Jobs became obsessed by every detail of the Dylan commercial. Rosen flew to Cupertino so that they could go through the album and pick the song they wanted to use, which ended up being “Someday Baby.” Jobs approved a test video that Clow made using a stand-in for Dylan, which was then shot in Nashville with Dylan himself. But when it came back, Jobs hated it. It wasn’t distinctive enough. He wanted a new style. So Clow hired another director, and Rosen was able to convince Dylan to retape the entire commercial. This time it was done with a gently backlit cowboy-hatted Dylan sitting on a stool, strumming and singing, while a hip woman in a newsboy cap dances with her iPod. Jobs loved it.
The ad showed the halo effect of the iPod’s marketing: It helped Dylan win a younger audience, just as the iPod had done for Apple computers. Because of the ad, Dylan’s album was number one on the Billboard chart its first week, topping hot-selling albums by Christina Aguilera and Outkast. It was the first time Dylan had reached the top spot since Desire in 1976, thirty years earlier. Ad Age headlined Apple’s role in propelling Dylan. “The iTunes spot wasn’t just a run-of-the-mill celebrity-endorsement deal in which a big brand signs a big check to tap into the equity of a big star,” it reported. “This one flipped the formula, with the all-powerful Apple brand giving Mr. Dylan access to younger demographics and helping propel his sales to places they hadn’t been since the Ford administration.” The Beatles
Among Jobs’s prized CDs was a bootleg that contained a dozen or so taped sessions of the Beatles revising “Strawberry Fields Forever.” It became the musical score to his philosophy of how to perfect a product. Andy Hertzfeld had found the CD and made a copy of it for Jobs in 1986, though Jobs sometimes told folks that it had come from Yoko Ono. Sitting in the living room of his Palo Alto home one day, Jobs rummaged around in some glass-enclosed bookcases to find it, then put it on while describing what it had taught him: It’s a complex song, and it’s fascinating to watch the creative process as they went back and forth and finally created it over a few months. Lennon was always my favorite Beatle. [He laughs as Lennon stops during the first take and makes the band go back and revise a chord.] Did you hear that little detour they took? It didn’t work, so they went back and started from where they were. It’s so raw in this version. It actually makes them sound like mere mortals. You could actually imagine other people doing this, up to this version. Maybe not writing and conceiving it, but certainly playing it. Yet they just didn’t stop. They were such perfectionists they kept it going and going. This made a big impression on me when I was in my thirties. You could just tell how much they worked at this.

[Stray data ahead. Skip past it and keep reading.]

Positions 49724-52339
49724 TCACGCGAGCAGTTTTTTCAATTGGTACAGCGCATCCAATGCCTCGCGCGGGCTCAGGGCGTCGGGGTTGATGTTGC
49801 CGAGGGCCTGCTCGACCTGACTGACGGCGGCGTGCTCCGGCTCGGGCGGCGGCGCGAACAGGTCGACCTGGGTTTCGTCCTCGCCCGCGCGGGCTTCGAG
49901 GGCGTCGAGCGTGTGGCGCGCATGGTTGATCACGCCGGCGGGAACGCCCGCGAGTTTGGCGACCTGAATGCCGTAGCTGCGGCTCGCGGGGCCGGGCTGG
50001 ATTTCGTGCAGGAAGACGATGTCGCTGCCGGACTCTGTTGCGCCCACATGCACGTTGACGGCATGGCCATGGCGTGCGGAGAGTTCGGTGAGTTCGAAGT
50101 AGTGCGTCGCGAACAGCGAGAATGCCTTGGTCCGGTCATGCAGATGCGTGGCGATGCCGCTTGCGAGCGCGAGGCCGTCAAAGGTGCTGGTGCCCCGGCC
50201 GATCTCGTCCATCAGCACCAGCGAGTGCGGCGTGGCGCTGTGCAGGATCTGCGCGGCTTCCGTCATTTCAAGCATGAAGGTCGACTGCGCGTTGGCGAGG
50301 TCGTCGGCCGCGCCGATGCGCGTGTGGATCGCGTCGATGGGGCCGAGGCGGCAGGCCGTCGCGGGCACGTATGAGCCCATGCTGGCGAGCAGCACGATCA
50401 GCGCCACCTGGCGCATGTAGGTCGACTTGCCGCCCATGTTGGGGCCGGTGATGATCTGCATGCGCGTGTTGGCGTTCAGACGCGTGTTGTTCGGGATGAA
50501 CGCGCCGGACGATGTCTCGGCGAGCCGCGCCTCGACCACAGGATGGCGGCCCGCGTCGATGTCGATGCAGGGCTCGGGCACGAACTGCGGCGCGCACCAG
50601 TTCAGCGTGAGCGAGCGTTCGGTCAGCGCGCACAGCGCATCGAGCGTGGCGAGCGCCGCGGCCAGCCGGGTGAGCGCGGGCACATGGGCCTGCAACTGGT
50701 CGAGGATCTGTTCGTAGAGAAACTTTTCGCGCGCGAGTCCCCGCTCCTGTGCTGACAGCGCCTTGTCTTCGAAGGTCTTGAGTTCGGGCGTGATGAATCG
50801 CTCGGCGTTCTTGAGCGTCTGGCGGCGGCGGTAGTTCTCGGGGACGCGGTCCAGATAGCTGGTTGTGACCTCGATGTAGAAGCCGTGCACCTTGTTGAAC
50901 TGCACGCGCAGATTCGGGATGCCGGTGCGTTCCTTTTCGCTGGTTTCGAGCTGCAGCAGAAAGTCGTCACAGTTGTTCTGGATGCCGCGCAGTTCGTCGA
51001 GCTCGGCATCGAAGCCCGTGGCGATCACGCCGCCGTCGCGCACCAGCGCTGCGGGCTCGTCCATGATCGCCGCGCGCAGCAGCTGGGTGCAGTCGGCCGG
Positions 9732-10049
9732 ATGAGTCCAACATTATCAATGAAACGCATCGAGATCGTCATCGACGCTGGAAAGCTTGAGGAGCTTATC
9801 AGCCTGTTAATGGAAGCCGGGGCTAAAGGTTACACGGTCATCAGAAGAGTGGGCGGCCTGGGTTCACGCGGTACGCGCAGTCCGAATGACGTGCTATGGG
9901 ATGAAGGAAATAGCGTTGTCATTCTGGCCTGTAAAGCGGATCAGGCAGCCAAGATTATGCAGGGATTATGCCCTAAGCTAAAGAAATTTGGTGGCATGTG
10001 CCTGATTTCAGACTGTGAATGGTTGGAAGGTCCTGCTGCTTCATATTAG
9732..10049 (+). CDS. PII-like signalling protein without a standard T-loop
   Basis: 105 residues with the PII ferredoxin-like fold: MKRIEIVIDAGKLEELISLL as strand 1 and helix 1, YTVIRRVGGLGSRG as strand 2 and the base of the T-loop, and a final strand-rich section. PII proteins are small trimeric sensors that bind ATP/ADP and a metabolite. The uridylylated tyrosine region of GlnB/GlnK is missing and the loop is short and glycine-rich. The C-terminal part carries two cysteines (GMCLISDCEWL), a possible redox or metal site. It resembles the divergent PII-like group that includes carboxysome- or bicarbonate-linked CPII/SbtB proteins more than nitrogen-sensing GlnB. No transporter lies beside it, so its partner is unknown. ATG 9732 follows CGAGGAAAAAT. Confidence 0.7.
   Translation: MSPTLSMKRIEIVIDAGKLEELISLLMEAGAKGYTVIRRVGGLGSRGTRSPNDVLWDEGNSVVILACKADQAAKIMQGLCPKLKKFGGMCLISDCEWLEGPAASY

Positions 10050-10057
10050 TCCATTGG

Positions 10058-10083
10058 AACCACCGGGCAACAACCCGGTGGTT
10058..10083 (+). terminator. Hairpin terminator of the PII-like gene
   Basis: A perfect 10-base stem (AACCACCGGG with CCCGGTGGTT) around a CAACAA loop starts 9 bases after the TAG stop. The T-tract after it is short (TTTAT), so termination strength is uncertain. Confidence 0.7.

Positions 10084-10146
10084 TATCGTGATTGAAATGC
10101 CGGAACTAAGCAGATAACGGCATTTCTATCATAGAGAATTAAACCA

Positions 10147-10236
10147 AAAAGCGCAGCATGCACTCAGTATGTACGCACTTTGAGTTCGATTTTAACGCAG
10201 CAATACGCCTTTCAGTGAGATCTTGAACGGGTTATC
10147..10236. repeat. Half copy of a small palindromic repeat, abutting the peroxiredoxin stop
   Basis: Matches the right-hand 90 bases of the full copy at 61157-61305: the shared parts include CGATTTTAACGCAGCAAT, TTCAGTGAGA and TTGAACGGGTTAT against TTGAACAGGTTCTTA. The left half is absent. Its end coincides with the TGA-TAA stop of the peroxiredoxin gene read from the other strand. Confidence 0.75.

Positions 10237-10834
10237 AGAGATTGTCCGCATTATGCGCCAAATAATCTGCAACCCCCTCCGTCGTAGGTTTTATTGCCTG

They did a bundle of work between each of these recordings. They kept sending it back to make it closer to perfect. [As he listens to the third take, he points out how the instrumentation has gotten more complex.] The way we build stuff at Apple is often this way. Even the number of models we’d make of a new notebook or iPod. We would start off with a version and then begin refining and refining, doing detailed models of the design, or the buttons, or how a function operates. It’s a lot of work, but in the end it just gets better, and soon it’s like, “Wow, how did they do that?!? Where are the screws?” It was thus understandable that Jobs was driven to distraction by the fact that the Beatles were not on iTunes.
His struggle with Apple Corps, the Beatles’ business holding company, stretched more than three decades, causing too many journalists to use the phrase “long and winding road” in stories about the relationship. It began in 1978, when Apple Computers, soon after its launch, was sued by Apple Corps for trademark infringement, based on the fact that the Beatles’ former recording label was called Apple. The suit was settled three years later, when Apple Computers paid Apple Corps $80,000. The settlement had what seemed back then an innocuous stipulation: The Beatles would not produce any computer equipment and Apple would not market any music products.
The Beatles kept their end of the bargain; none of them ever produced any computers. But Apple ended up wandering into the music business. It got sued again in 1991, when the Mac incorporated the ability to play musical files, then again in 2003, when the iTunes Store was launched. The legal issues were finally resolved in 2007, when Apple made a deal to pay Apple Corps $500 million for all worldwide rights to the name, and then licensed back to the Beatles the right to use Apple Corps for their record and business holdings.
Alas, this did not resolve the issue of getting the Beatles onto iTunes. For that to happen, the Beatles and EMI Music, which held the rights to most of their songs, had to negotiate their own differences over how to handle the digital rights. “The Beatles all want to be on iTunes,” Jobs later recalled, “but they and EMI are like an old married couple. They hate each other but can’t get divorced. The fact that my favorite band was the last holdout from iTunes was something I very much hoped I would live to resolve.” As it turned out, he would.